(Washington DC, Dec. 10, 2009) A policy released today by the National Oceanic and Atmospheric Administration (NOAA) charts an historic new course for the nation's fish stocks, giving hope for the recovery of struggling fishing communities and depleted fish resources. NOAA is seeking to correct decades of failed management that has resulted in economically-depressed, unsafe, and unsustainable fisheries around the country.
The policy promotes greater use of "catch shares," an innovative fisheries management approach proven to improve fishermen's lives and livelihoods and restore fish populations. In the five years after catch share implementation in the U.S., per boat revenues increased an average of 80 percent. NOAA's policy builds upon this success and the efforts of fishermen, fishing communities, scientists, fishery managers, and conservationists to design and implement catch shares. The policy has been released in draft form but will take effect immediately. NOAA will take public comments for the next 120 days through a new web site.
"This policy will help reverse the freefall that U.S. fish stocks have been in for decades," said David Festa, vice-president at Environmental Defense Fund. "It moves fisheries management into the 21st century."
Catch shares work for fishermen and fish populations because they include science-based annual catch limits, accountability measures to ensure compliance with those limits, and effective enforcement. At the same time, catch shares give fishermen greater flexibility for how to run their businesses which improves economic performance
Catch shares are not a one-size-fits-all management system. They can be designed to fit the needs of individual fisheries, which set them apart from conventional management. Catch shares have been implemented in more than 300 fisheries around the world from New Zealand to Namibia to Norway, in fisheries large and small. Today there are more than a dozen catch shares in the U.S. and many more under development.
"Catch shares have brought job stability and security to our longline fishing fleet," said Bob Alverson, manager of the Fishing Vessel Owners Association whose members fish for halibut and sablefish in the North Pacific. "Catch shares have helped increase the dock-side value of our catch by more than 150 percent while improving the quality, eliminating dangerous derby fishing and bringing job stability to vessel owners, crews and communities."
The policy does not mandate catch shares for fisheries but rather makes important changes in NOAA strategy and operations, providing incentives and support for fishery managers who pursue catch shares. In particular, the draft policy:
- Promotes the consideration and adoption, where appropriate, of catch share programs in federal fisheries.
- Removes technical and administrative impediments to catch shares.
- Provides technical and other support to those regional fishery management councils that choose to pursue catch shares.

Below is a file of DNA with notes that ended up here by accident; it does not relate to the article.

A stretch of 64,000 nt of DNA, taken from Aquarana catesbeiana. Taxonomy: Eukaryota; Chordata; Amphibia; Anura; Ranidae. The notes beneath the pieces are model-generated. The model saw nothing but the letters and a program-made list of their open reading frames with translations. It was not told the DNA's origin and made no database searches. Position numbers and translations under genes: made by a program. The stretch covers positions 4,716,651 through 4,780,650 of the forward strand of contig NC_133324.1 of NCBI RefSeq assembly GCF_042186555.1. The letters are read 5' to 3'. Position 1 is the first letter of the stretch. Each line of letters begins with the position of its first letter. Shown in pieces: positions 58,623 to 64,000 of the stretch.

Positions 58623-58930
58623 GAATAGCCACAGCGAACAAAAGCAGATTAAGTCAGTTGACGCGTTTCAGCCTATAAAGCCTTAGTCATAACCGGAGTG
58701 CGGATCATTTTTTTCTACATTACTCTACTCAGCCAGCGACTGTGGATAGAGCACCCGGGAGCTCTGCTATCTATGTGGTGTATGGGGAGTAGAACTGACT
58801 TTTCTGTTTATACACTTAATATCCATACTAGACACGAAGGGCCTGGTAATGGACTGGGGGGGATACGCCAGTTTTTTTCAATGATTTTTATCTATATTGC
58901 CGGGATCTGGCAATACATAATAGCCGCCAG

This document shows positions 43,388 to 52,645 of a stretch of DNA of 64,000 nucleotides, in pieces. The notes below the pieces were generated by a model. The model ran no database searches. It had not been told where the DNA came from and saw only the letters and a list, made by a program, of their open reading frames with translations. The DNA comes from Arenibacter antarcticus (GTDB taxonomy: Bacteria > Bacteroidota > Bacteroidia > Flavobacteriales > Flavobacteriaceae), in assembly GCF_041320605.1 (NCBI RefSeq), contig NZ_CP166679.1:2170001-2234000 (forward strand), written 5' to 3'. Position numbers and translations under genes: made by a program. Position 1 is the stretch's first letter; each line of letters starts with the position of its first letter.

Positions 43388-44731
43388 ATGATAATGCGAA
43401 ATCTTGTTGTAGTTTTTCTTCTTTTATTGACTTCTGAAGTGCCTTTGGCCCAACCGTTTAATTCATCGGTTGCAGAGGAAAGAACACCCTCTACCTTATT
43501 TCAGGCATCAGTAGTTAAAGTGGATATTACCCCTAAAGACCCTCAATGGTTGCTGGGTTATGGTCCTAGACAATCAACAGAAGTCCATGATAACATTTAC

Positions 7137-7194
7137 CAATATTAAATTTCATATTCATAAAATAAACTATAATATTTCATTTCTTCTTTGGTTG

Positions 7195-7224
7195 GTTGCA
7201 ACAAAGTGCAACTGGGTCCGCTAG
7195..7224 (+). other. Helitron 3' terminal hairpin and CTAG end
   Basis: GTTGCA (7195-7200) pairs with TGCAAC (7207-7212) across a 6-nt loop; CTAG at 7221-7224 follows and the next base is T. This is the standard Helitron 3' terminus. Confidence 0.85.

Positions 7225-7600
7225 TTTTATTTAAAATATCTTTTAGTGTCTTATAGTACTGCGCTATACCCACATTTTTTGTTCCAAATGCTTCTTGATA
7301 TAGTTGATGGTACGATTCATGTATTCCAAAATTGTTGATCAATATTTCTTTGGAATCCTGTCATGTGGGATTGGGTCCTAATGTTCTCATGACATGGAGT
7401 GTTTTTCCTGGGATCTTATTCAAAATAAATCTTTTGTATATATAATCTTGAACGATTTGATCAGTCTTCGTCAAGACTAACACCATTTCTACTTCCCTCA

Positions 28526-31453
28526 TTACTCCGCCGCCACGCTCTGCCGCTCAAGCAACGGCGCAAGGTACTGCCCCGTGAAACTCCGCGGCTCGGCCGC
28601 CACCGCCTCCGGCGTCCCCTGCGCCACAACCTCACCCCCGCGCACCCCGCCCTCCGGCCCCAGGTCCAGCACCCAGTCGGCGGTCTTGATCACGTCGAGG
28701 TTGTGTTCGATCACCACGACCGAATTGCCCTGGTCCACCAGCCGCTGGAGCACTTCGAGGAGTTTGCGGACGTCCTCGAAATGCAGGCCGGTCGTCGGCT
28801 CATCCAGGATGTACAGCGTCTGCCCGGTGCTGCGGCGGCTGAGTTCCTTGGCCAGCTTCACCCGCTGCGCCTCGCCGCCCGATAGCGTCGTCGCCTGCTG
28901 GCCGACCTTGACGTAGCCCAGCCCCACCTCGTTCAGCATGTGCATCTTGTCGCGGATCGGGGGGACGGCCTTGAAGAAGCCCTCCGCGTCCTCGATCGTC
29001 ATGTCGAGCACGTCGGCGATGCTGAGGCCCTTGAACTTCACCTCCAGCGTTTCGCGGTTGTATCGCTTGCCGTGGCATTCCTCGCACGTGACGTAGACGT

- Enhances outreach, education and assistance to stakeholders.
- Promotes the development of technical guidance on specific program design elements.
- Supports adaptive management through new research and performance monitoring of catch share programs over time.
"New England loses a half-billion dollars of potential income every year just in its groundfishery through poor management," said David Preble, a long-time commercial and recreational fisherman who serves on the New England Fishery Management Council. "Catch shares can return prosperity to fishermen."
In the Gulf of Mexico, a catch share implemented in 2007 for commercially-caught red snapper immediately extended the fishing season from a few months to year round and significantly reduced the amount of fish that fishermen were required to throw overboard dead or dying. The success of the snapper catch share led commercial fishermen to pursue a catch share for grouper and tilefish that will go into effect Jan. 1. The region's fishery council is now exploring a catch share for all remaining reef fish.
"This policy is a giant victory for the oceans and for fishermen," said Diane Regas, associate vice-president for Oceans at EDF. "Catch shares blow away the myth that healthy oceans and vibrant fisheries are incompatible."
In contrast to catch shares, conventional fishery management has failed in most fisheries to maintain healthy fish populations and the fishing communities that depend on them. In New England alone, the collapse of the North Atlantic cod fishery in the early 1990s resulted in the loss of an estimated 20,000 jobs and $349 million from the economy. In the Pacific halibut fishery, conventional management shrank a full year's fishing down to just 12 hours in some parts of Alaska.
Today over 50 federally-managed stocks are overfished or experiencing overfishing. Under current management, meeting a Congressionally-mandated deadline to end overfishing by 2011 will mean ever-shorter fishing seasons and long-term closures for many prized species which will have a devastating impact on coastal communities. Catch shares allow continued fishing even while fish stocks recover.
A leading national nonprofit organization, Environmental Defense Fund represents more than 700,000 members. Since 1967, Environmental Defense Fund has linked science, economics, law and innovative private-sector partnerships to create breakthrough solutions to the most serious environmental problems. Twitter: www.twitter.com/EDFOceans. Blog: http://blogs.edf.org/edfish. Visit www.edf.org.